Wednesday, January 19, 2011

Wolves in Washington endangered, again

I was so excited to hear about the confirmed presence of wolf packs in Washington. Now some state legislators are trying to strip them of protection. If this interests you and you are a resident of Washington state, please write your representatives and urge them to vote against these bills.

If you're a resident of other western states that have wolves, or likely soon will as they slowly reestablish their ancient territory, then I urge you to think about to coexist. There's room for both wolves and people if we set aside our prejudice and fear.

According to Conservation Northwest:

Washington's Wolves Under Fire
Urge state lawmakers to support wolf recovery and to oppose efforts to strip wolf protections
One would hope that state politicians are hard at work solving our state's economic crisis, but instead some are hard at work stripping protections for endangered wolves in Washington. We need your help to protect wolves. Three extreme, anti-wolf bills have been introduced into the state legislature this session, all of which can be stopped with your help.

Representatives Taylor, Shea, and McCune have introduced bills (HB 11071108, and 1109) that together would harm wolves and wolf recovery. They propose to circumvent a collaborative process to develop a balanced, scientifically-based wolf management plan for Washington; challenge the authority of the US Fish and Wildlife Service to protect wolves in Washington and make it virtually impossible for the state to work with the US Fish and Wildlife Service on wolf recovery; spread unnecessary fears that wolves carry diseases that are harmful to humans and other wildlife; and permit wolf poaching by prohibiting the citation or arrest of anyone who illegally kills a wolf.

If these legislators get their way, they plan to quickly move these bills to a vote before the public has had a chance to weigh in.

Please send a quick letter today for Washington's wolves. Urge your state representative and key members of the House Committee on Agriculture and Natural Resources to do all they can to stop this backdoor attempt to harm wolf recovery efforts in Washington.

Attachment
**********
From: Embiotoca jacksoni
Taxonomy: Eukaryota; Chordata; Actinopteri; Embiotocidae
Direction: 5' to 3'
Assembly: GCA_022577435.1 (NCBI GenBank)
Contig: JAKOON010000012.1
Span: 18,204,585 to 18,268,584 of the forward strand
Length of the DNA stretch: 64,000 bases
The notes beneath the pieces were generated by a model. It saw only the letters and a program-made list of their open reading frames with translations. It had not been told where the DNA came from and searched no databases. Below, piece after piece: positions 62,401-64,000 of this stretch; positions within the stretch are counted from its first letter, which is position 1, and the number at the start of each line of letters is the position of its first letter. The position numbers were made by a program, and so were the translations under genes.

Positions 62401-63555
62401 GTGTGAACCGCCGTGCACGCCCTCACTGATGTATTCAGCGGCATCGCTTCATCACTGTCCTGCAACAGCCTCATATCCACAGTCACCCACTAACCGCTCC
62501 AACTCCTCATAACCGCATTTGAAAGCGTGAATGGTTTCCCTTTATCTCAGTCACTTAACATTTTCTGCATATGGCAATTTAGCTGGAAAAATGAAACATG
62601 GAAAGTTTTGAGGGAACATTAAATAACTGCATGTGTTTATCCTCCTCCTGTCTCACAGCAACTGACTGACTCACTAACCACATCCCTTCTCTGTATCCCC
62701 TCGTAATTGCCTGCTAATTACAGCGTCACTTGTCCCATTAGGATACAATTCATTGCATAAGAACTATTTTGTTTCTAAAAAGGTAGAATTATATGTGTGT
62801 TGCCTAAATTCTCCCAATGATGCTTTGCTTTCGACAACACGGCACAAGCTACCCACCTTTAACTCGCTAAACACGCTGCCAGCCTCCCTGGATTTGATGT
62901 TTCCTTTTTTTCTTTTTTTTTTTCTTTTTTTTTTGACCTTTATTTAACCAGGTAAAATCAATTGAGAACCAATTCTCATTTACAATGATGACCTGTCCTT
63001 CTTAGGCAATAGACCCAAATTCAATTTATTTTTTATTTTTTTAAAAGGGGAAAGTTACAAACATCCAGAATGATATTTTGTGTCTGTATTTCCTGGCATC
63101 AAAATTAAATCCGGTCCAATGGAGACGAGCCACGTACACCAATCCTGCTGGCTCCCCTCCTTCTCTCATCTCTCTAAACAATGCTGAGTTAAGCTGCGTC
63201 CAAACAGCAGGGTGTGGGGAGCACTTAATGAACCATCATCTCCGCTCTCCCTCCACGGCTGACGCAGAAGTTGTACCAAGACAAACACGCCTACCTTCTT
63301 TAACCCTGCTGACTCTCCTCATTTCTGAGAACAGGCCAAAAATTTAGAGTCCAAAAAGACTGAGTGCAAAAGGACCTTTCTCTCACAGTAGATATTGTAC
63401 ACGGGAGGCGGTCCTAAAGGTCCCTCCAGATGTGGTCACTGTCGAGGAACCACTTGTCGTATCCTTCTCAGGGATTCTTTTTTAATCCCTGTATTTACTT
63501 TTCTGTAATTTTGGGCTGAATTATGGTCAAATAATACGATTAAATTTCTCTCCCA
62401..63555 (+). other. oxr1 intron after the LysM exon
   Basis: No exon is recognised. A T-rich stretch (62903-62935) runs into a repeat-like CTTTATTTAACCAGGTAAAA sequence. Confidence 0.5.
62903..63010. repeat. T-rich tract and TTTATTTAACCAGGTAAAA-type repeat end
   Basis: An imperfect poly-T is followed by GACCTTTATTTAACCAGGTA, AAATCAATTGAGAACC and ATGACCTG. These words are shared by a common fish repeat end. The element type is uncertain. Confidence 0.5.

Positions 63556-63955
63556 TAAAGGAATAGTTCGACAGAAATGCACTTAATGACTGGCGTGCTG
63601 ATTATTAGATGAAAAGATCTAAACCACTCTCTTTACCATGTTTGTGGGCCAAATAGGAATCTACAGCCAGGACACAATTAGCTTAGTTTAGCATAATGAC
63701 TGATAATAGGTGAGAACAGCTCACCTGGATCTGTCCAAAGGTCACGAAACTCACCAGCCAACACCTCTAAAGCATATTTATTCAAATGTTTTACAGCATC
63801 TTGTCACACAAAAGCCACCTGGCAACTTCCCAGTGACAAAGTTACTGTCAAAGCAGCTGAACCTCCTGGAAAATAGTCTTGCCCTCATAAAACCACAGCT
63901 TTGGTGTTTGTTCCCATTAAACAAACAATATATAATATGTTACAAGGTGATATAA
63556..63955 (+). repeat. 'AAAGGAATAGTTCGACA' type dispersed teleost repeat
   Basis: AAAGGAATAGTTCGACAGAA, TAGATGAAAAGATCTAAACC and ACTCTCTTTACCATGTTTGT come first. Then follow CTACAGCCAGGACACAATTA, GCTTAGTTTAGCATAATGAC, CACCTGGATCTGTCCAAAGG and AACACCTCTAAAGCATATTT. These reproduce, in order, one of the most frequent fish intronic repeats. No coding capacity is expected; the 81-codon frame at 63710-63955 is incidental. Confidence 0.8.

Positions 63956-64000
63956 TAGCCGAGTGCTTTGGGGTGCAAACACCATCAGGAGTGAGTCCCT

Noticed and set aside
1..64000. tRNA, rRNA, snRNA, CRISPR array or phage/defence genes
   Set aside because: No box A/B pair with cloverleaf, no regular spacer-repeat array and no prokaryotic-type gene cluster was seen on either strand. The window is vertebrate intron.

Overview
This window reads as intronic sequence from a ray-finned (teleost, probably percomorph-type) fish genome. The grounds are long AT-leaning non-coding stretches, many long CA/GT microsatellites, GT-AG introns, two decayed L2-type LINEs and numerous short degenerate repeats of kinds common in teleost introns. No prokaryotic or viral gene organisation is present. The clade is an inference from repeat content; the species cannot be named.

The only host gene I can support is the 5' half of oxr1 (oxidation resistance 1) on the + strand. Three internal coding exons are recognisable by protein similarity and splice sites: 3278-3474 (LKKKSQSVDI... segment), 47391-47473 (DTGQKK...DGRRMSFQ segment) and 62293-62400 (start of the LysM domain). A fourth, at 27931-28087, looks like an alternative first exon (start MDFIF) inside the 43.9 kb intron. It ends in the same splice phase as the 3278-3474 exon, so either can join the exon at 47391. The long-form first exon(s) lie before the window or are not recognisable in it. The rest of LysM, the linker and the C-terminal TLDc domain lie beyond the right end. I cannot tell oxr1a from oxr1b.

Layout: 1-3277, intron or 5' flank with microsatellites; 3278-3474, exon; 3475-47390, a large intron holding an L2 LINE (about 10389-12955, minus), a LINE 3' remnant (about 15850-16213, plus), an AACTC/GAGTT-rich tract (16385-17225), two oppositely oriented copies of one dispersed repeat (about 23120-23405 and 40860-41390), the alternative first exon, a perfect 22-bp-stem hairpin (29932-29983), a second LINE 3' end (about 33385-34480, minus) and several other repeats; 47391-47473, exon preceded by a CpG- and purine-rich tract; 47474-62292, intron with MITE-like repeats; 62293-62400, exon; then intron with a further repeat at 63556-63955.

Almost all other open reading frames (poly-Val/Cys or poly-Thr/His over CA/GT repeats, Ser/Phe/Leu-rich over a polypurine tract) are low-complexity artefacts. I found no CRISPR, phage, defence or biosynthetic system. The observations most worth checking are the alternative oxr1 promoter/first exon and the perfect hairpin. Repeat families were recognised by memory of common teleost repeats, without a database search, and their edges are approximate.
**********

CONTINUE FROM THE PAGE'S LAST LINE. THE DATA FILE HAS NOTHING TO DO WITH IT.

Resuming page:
Training solo

Unfortunately Brian is laid up for a little while, having torn his meniscus last week. Hopefully it’s not too serious and he’ll be back out there soon.

On Tuesday this week, I made an appointment to conduct an interview with an executive at the biotech company Allozyne in Seattle, and I had scheduled it for a Tuesday afternoon with the idea that I’d go to our sheepherding lesson, then hop back into the car and drive to Seattle for the appointment.

So in the absence of Brian, I decided to stop in anyway and do some training on our own. I did some driving with Rodeo, and he did well. Not too hesitant. A couple of times he looked back at me and then turned back into the sheep on his own without any encouragement, which I took as a good sign that he is gaining confidence.

Thursday, January 6, 2011

Open-field shedding

This week we worked on shedding, which we’ve only done a few times under Brian’s supervision, and a few times on our own.

The object is to split a packet of sheep into two groups, and in a trial the target sheep may be painted with a mark or wear a collar. Today, Brian asked me to try to shed a group of lambs off from adult katahdins. There were about 15 sheep in total.

Brian wanted me to put the lambs into an adjoining field, accessible by a small gate.

I knew this was going to be tough, and it didn’t disappoint. The lambs have a tendency to stay together within the flock, so it was possible to create a gap that would remove most of the lambs. The original idea was to split off one group of lambs, move them off a ways, and then return to split out the rest. This is what’s done in the ‘international shed’ in competitions.

Wednesday, January 5, 2011

another sheepherding video

This one isn't mine, but it's brilliant. I like to think I wasn't this naive as a beginner. At least, a little less naive than this.